Numbers in Saterland Frisian

Learn numbers in Saterland Frisian

Knowing numbers in Saterland Frisian is probably one of the most useful things you can learn to say, write and understand in Saterland Frisian. Learning to count in Saterland Frisian may appeal to you just as a simple curiosity or be something you really need. Perhaps you have planned a trip to a country where Saterland Frisian is the most widely spoken language, and you want to be able to shop and even bargain with a good knowledge of numbers in Saterland Frisian.

It's also useful for guiding you through street numbers. You'll be able to better understand the directions to places and everything expressed in numbers, such as the times when public transportation leaves. Can you think of more reasons to learn numbers in Saterland Frisian?

Saterland Frisian (Seeltersk), also known as Sater Frisian or Saterlandic, is a language that belongs to the Indo-European family, in the germanic group. Dialect of the East Frisian language, it is spoken in Lower Saxony, Germany, and counts about one thousand speakers.Due to lack of data, we can only count accurately up to 999,999 in Saterland Frisian. Please contact me if you can help me counting up from that limit.

List of numbers in Saterland Frisian

Here is a list of numbers in Saterland Frisian. We have made for you a list with all the numbers in Saterland Frisian from 1 to 20. We have also included the tens up to the number 100, so that you know how to count up to 100 in Saterland Frisian. We also close the list by showing you what the number 1000 looks like in Saterland Frisian.

  • 1) een
  • 2) two
  • 3) tjo
  • 4) fjauer
  • 5) fieuw
  • 6) säks
  • 7) soogen
  • 8) oachte
  • 9) njuugen
  • 10) tjoon
  • 11) alwen
  • 12) tweelich
  • 13) trättien
  • 14) fjautien
  • 15) füüftien
  • 16) säkstien
  • 17) soogentien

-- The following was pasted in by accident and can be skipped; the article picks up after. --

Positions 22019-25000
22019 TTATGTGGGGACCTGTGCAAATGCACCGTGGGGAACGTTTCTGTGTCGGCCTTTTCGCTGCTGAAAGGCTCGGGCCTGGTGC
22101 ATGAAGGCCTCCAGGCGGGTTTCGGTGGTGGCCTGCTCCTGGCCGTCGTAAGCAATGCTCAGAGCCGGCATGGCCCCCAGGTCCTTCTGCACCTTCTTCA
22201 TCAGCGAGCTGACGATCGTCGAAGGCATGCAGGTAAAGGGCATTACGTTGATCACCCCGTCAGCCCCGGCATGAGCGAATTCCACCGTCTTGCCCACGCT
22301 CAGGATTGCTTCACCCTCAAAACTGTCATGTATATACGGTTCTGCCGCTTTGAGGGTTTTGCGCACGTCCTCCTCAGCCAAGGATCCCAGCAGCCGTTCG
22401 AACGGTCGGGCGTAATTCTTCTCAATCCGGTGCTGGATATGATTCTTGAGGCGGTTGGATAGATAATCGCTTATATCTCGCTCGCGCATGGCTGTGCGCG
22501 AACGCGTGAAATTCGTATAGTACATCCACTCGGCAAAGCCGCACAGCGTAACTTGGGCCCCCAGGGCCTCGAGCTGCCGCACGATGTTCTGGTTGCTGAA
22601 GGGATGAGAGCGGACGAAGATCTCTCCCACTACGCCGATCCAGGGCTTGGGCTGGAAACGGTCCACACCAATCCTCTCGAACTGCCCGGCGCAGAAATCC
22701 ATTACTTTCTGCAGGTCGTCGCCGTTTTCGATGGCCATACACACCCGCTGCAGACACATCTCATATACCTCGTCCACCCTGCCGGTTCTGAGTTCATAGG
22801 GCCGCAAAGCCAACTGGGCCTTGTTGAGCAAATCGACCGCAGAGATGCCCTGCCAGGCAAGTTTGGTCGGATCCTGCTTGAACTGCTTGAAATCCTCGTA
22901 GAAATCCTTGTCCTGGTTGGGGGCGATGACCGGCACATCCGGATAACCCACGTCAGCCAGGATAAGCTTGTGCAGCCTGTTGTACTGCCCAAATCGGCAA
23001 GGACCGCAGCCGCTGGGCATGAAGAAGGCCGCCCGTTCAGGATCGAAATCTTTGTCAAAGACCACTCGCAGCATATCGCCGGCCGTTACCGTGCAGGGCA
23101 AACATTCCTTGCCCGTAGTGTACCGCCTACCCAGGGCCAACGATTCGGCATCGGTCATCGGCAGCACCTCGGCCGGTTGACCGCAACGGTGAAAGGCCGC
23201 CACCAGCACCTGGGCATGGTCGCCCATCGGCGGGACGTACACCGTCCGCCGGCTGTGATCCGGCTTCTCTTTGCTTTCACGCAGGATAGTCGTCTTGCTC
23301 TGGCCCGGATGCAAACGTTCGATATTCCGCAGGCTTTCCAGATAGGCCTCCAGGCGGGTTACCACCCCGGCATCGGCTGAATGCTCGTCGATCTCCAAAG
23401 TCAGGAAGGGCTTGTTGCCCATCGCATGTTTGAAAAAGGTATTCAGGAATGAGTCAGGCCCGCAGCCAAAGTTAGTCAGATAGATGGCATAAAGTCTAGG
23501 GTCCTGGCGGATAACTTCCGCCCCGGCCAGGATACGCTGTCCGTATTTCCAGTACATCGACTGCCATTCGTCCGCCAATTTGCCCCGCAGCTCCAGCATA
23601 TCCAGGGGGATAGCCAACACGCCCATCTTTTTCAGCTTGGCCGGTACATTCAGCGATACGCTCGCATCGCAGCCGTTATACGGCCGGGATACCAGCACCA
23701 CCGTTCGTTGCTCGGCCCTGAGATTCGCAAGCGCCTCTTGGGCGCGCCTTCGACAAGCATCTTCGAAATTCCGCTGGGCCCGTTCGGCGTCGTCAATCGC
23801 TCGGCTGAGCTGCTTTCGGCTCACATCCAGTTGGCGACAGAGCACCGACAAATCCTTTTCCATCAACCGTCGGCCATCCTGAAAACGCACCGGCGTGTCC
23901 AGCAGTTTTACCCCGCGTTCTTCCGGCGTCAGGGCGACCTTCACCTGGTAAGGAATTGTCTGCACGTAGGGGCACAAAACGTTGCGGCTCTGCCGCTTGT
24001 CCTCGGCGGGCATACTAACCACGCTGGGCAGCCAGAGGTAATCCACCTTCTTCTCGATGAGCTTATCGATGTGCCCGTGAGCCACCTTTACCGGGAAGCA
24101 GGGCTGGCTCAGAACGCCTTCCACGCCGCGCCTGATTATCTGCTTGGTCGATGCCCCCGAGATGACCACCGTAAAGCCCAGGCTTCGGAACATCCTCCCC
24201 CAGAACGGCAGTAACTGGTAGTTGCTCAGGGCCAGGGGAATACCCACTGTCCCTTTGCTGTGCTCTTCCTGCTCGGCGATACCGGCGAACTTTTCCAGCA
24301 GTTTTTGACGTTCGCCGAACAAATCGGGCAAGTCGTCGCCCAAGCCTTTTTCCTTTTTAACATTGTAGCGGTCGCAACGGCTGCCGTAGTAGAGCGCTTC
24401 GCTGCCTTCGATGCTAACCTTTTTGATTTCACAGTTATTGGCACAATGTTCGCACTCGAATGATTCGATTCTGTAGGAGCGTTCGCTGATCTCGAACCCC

• 18) achttien
  • 19) njuugentien
  • 20) twintich
  • 30) trüütich
  • 40) fjautich
  • 50) füüftich
  • 60) säkstich
  • 70) soogentich
  • 80) tachentich
  • 90) njuugentich
  • 100) hunnert
  • 1,000) duusend

Numbers in Saterland Frisian: Saterland Frisian numbering rules

Each culture has specific peculiarities that are expressed in its language and its way of counting. The Saterland Frisian is no exception. If you want to learn numbers in Saterland Frisian you will have to learn a series of rules that we will explain below. If you apply these rules you will soon find that you will be able to count in Saterland Frisian with ease.

The way numbers are formed in Saterland Frisian is easy to understand if you follow the rules explained here. Surprise everyone by counting in Saterland Frisian. Also, learning how to number in Saterland Frisian yourself from these simple rules is very beneficial for your brain, as it forces it to work and stay in shape. Working with numbers and a foreign language like Saterland Frisian at the same time is one of the best ways to train our little gray cells, so let's see what rules you need to apply to number in Saterland Frisian

  • Digits and numbers from one to twelve are specific words: een (masculine: aan) [1], two (masculine: twäin) [2], tjo (masculine: träi) [3], fjauer [4], fieuw [5], säks [6], soogen [7], oachte [8], njuugen [9], tjoon [10], alwen [11], and tweelich [12].
  • From thirteen to nineteen, the numbers are formed from the matching multipliar digit, adding the word for ten (tien) at the end: trättien [13], fjautien [14], füüftien [15], säkstien [16], soogentien [17], achttien [18], and njuugentien [19].
  • The tens are formed by adding the suffix -tich at the end of the digits, with the exception of ten: tjoon [10], twintich [20], trüütich [30], fjautich [40], füüftich [50], säkstich [60], soogentich [70], tachentich [80], and njuugentich [90].
  • From twenty-one to ninety-nine, the tens and units are joined with the word un (and), but the unit is said before the ten (e.g.: eenuntrüütich [31], fieuwunfjautich [45]).
  • Hundred (hunnert) and thousand (duusend) are not separated from their multiplier by a space (e.g.: twohunnert [200], tjoduusend [3,000], tjoonduusend [10,000]).
  • Numbers in different languages